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Managing diabetes during a marathon: running in the right direction

The sun is shining, summer is closing in, and the UK’s runners are out in force. We’ve already seen over 36,000 people run the Virgin London Marathon and dozens of other marathons are lined up in the UK. It’s officially marathon season.

If you’re managing diabetes, sports like running have proven health benefits. Studies have shown that exercise in people with diabetes promotes weight loss and maintenance, hepatic and peripheral insulin sensitivity, glucose uptake and utilization, and cardiovascular health1,2,3,4. Muscles that are working use more glucose than resting muscles which leads to lower blood glucose levels.  This means there may be a risk of your glucose levels falling too low, possibly triggering a hypo5.

So if you’re keeping active you should pay extra attention to your glycaemic management, especially if you’re taking nutritional supplements that may affect glucose levels further6. Before your next run it’s best to take precautions to keep you well and performing at your best.  Be sure to speak with your healthcare professional to advise what steps you can take.

You should also pay attention to the mental aspects of running, as they are equally as important as the physical aspects. This means mental preparation by setting yourself training goals, overcoming potential barriers through planning, and using runs to prove to yourself that you can achieve your goals!

This then creates two challenges when you’re running a marathon; how to manage your diabetes effectively without affecting performance and mentally preparing your body for the exercise. As there is a risk of blood glucose levels dropping too low, regular testing is recommended. However, doing blood glucose tests whilst running would require regular stop-offs; so whilst using FreeStyle Optium Neo blood glucose monitoring system is a monitoring option for people with diabetes, it may not be the most suitable choice during a race to the finish line.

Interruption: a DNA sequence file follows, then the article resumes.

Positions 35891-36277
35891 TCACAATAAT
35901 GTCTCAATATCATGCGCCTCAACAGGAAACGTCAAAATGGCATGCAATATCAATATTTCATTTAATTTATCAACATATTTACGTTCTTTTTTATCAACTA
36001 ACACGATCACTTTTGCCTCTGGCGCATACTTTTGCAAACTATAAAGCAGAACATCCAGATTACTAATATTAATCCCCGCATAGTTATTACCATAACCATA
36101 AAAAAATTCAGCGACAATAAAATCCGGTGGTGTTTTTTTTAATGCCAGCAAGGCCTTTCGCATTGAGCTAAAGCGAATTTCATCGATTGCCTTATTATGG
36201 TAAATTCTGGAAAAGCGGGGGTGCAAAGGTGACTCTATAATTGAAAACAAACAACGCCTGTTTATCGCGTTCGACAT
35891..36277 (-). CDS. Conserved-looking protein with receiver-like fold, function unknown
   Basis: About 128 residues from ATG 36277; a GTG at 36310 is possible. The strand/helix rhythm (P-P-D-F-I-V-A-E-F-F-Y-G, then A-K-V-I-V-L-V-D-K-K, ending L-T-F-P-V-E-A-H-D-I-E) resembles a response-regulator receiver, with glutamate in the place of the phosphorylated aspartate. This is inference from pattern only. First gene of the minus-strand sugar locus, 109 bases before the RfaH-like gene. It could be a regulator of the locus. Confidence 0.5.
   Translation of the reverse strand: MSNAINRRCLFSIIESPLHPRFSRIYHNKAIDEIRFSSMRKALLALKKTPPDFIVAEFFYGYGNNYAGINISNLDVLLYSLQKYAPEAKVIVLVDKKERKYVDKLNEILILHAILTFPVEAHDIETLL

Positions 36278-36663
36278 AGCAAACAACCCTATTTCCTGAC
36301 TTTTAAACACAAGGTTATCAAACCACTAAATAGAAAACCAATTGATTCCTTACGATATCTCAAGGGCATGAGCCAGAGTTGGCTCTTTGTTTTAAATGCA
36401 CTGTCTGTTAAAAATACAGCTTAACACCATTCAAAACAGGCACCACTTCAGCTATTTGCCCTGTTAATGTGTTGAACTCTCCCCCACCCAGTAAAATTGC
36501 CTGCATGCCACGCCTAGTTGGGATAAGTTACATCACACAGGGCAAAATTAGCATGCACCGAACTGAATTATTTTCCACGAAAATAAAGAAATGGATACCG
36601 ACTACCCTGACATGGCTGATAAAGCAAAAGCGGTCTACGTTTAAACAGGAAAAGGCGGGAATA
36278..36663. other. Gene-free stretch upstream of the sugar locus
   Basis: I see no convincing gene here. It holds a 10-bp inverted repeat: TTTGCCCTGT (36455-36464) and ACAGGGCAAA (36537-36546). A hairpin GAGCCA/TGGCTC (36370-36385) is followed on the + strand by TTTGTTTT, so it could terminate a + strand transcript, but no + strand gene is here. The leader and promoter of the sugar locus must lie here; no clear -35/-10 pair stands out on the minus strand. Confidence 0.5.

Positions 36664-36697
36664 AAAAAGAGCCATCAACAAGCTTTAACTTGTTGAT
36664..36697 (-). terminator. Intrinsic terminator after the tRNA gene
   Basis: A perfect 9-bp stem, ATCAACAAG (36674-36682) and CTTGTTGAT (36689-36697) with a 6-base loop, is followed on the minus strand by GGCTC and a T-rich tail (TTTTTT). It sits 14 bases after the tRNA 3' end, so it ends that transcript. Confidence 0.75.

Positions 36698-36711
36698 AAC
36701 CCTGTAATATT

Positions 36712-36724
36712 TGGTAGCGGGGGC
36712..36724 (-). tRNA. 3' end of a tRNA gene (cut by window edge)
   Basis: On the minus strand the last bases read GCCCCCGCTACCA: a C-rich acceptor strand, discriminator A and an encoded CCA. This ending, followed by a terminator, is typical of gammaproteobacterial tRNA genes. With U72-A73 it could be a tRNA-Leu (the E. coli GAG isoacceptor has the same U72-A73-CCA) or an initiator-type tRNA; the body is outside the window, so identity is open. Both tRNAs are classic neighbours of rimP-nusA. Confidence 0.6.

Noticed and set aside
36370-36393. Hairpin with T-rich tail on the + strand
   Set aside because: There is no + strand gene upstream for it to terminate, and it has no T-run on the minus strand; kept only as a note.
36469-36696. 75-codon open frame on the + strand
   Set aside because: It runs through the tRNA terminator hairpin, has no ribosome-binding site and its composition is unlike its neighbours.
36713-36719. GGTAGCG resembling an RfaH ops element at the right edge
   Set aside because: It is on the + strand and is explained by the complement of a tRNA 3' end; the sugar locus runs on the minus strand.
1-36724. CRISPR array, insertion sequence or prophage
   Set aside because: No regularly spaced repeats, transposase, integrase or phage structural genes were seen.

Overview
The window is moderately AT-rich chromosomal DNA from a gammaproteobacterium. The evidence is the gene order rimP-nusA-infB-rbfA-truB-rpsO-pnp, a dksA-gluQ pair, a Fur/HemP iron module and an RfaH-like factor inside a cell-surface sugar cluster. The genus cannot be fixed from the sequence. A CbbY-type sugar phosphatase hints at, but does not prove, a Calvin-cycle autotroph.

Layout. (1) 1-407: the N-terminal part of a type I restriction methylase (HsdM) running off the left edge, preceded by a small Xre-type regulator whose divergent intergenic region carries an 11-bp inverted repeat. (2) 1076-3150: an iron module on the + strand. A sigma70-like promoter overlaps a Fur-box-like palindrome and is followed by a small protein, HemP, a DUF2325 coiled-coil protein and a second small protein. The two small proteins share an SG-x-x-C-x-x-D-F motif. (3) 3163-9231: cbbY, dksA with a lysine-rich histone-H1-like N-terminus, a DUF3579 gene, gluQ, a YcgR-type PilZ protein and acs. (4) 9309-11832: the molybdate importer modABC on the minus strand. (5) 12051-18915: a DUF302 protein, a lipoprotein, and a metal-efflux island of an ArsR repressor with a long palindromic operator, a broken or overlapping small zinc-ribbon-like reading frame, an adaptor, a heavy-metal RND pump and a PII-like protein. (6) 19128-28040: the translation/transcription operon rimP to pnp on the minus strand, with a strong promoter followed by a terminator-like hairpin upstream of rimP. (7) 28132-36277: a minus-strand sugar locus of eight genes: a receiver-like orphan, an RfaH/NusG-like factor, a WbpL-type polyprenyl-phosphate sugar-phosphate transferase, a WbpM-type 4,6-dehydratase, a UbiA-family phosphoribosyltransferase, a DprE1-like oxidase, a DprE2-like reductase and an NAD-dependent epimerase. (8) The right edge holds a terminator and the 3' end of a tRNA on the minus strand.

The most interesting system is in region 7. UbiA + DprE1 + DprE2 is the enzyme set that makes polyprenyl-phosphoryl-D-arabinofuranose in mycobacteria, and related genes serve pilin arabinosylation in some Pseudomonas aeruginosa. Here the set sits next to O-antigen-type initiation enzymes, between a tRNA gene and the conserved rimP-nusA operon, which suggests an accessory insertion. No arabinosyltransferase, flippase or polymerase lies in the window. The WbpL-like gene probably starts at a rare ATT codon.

A top tip from Neurologist and Medical Director at Abbott, Dr Beth McQuinston, is to tie your exercise into everyday life so that it becomes a habit. ‘Tie your exercising to triggers – like making a pot of coffee or putting on your shoes – to make the process of getting up and out there automatic and something you enjoy!’ It might be that you chose to tie in the exercise so that it best fits into how you manage your diabetes, by planning your running distance and then calculating necessary sugar intake.

We spoke to Nikk Shilvock, the Head of Maths at Manshead School in Dunstable, who, after consulting with his healthcare professional, has been using the FreeStyle Libre flash glucose monitoring system whilst running.  As a keen athlete he has traditionally found it difficult to manage his glucose levels whilst running, often continuing until he felt faint, with only his body’s signals providing him with guidance about his glucose levels.

By using the FreeStyle Libre system, alongside his running watch, Nikk has been able to monitor his speed and glucose much more precisely than in the past*†, calculating what his sugar intake should be. He can now check his glucose frequently, building a data profile about how his body responds to his running.

It’s been great to hear from Nikk who explains how the FreeStyle Libre system has helped him live life to the full integrate running into his life, making him feel more confident with managing his diabetes while staying active. Nikk’s top tips for marathon runners are: calculate your necessary sugar intake as he does and also be wary if you are using running gels, as these can kick in at different times.

Feeling inspired why not enter for the 2017 Virgin Money London Marathon


* PLEASE BE AWARE: Intense exercise may cause your Sensor to loosen due to sweat or movement of the Sensor. If your Sensor comes loose, you may get no readings or unreliable readings, which may not match how you feel. Follow the instructions to select an appropriate application site.

†A finger prick test using a blood glucose meter is required during times of rapidly changing glucose levels when interstitial fluid glucose levels may not accurately reflect blood glucose levels, or if hypoglycemia or impending hypoglycemia is reported or the symptoms do not match the system readings.

1. Diabetes Prevention Program Research Group. Reduction in the incidence of Type 2 diabetes with lifestyle intervention or metformin. N. Engl. J. Med. 2002;346(6):393–403.
2. The Look AHEAD Research Group. Long-term effects of a lifestyle intervention on weight and cardiovascular risk factors in individuals with Type 2 diabetes mellitus: four-year results of the Look AHEAD trial. Arch. Intern. Med. 2010;170(17):1566–1575.
3. Conn VS, et al. Meta-analysis of health behaviour interventions in Type 1 diabetes. Am. J. Health. Behav. 2008;32(3):315–329.
4. Conn VS, et al. Meta-analysis of quality-of-life outcomes from physical activity interventions. Nurs. Res. 2009;58(3):175–183.
5. Yonk, LM et al. Exercise-related hypoglycemia in diabetes mellitus; Expert Rev Endocrinol Metab. 2011 Jan 1; 6(1): 93–108.
6. Faulkner, MS. Cardiovascular fitness and quality of life in adolescents with type 1 or type 2 diabetes. J Spec Pediatr Nurs. 2010 Oct;15(4):307-16.


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